Instant tea

So last time I tried K-cups for you, and the results are pretty bad. Well, I’m just wrapping up a work trip in Japan, and while here, I had the pleasure of staying at a place that offered this in the room

For a country with a lot of tea, and where teabag is really commonplace, I’m not sure what compelled this particular hotel in Kyoto to give you these things instead. They are, basically, instant tea.

There were two flavours – hojicha (brown) and sencha (green). I tried the hojicha first, because why not? I filled the cup with hot water

Hojicha, as many of you know, is roasted green tea. It’s a restaurant favourite and many places give you that when you sit down for food. It’s not very sophisticated – it’s roasty, and often taste a bit burnt. That also means it’s hard to screw up. Well, this one… if I were just handed this without being told what it is, I wouldn’t know what it is, because it only has the faintest hint of hojicha taste. Coloured water is more like what it was, and a pretty tasteless one at all. If the k-cups were just bad tasting, this one was just bland, really bland.The sencha, unfortunately, is no better – equally bland. The only thing resembling tea is its green colour. There’s very little taste, no texture, and low aroma. It’s really quite baffling why anyone would try these and think “oh, let’s use these instead of teabags.” The only reason – and not a very good one – is novelty. However, when novelty comes at the price of the end result, it’s hard to justify the novelty value. This thing is probably a lot more energy intensive to make, cost more, and deliver less.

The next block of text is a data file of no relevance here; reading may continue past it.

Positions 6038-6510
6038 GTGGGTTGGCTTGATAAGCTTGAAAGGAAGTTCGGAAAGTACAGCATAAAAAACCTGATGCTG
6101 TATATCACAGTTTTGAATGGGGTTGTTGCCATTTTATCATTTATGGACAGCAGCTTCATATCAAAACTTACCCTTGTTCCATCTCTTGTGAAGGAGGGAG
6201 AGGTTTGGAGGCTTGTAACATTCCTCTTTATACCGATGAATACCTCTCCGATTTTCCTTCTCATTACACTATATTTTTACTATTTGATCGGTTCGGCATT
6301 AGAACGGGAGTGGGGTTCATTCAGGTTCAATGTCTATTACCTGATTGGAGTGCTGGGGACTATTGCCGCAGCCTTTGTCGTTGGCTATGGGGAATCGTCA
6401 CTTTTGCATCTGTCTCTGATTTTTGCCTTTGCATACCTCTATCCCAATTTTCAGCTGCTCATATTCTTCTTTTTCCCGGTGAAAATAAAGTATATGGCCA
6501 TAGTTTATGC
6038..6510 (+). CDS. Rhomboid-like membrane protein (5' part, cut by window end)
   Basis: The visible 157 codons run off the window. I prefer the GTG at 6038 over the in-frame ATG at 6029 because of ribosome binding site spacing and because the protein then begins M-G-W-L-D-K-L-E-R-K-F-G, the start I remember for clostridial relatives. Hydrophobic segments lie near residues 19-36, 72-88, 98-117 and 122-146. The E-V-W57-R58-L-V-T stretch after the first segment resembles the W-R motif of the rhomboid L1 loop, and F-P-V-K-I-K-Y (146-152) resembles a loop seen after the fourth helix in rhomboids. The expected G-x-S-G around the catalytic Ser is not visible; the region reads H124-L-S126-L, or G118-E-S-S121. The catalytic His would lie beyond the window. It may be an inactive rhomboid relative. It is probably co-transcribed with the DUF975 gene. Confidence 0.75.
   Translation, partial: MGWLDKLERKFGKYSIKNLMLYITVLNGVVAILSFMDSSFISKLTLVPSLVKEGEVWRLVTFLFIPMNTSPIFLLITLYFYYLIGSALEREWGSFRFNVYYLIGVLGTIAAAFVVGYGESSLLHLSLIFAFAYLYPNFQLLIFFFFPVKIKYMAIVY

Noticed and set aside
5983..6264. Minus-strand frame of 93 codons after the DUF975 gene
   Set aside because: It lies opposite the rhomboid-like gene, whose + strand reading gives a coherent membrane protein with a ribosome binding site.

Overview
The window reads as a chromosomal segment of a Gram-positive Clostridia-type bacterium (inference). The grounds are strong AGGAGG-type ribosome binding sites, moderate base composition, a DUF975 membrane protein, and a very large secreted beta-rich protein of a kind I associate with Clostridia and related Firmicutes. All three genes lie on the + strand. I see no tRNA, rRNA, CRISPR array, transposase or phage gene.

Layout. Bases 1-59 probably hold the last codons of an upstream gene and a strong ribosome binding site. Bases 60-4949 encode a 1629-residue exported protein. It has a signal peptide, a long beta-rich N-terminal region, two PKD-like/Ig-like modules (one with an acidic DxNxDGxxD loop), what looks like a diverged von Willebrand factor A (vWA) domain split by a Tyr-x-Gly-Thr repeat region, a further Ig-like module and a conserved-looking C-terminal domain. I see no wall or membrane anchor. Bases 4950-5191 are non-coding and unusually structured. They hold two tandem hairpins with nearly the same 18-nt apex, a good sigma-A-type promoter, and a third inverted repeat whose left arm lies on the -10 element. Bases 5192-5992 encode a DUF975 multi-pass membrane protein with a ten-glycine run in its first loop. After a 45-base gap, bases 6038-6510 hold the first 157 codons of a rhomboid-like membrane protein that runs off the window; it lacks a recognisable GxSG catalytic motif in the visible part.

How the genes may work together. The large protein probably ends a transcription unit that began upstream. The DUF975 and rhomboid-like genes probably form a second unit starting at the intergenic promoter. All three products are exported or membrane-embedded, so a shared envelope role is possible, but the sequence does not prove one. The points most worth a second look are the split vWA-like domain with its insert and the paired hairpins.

Lesson? Teabags, for what it’s worth, are pretty great and hard to improve upon. Don’t fix it if it ain’t broken.


Comments

Instant tea — 4 Comments

  1. Do powdered teas count, or just the cellulated stuff marketed as Instant? Den’s has a few powdered teas – sencha – that are alright. Following the prep instructions doesn’t give much flavor, though, especially compared to the real brewed stuff. It has been a while since I’ve had matcha so I can’t compare directly. Matcha’s got the shading process going for it, though, whereas Sencha does not.

    • Well, this isn’t matcha, this is some terrible instant tea (same theory as instant coffee, I think). Again, it’s really a matter of comparing very poorly against teabags

  2. I am pretty curious about what leaf is specifically used for this product and how it is collected. It seems destructive unless there is somehow nothing else to do with it.

  3. I think your analysis is spot on. I can’t think of any pulverised herbal tea for which the loss of taste would justify the savings in time. Apart from the fact that tea time is me-time so to speak in which time savings are beside the point of it all anyway. The only “instant tea” that is really tasty are Korean fruit teas that come in a kind of “marmalade substance”.

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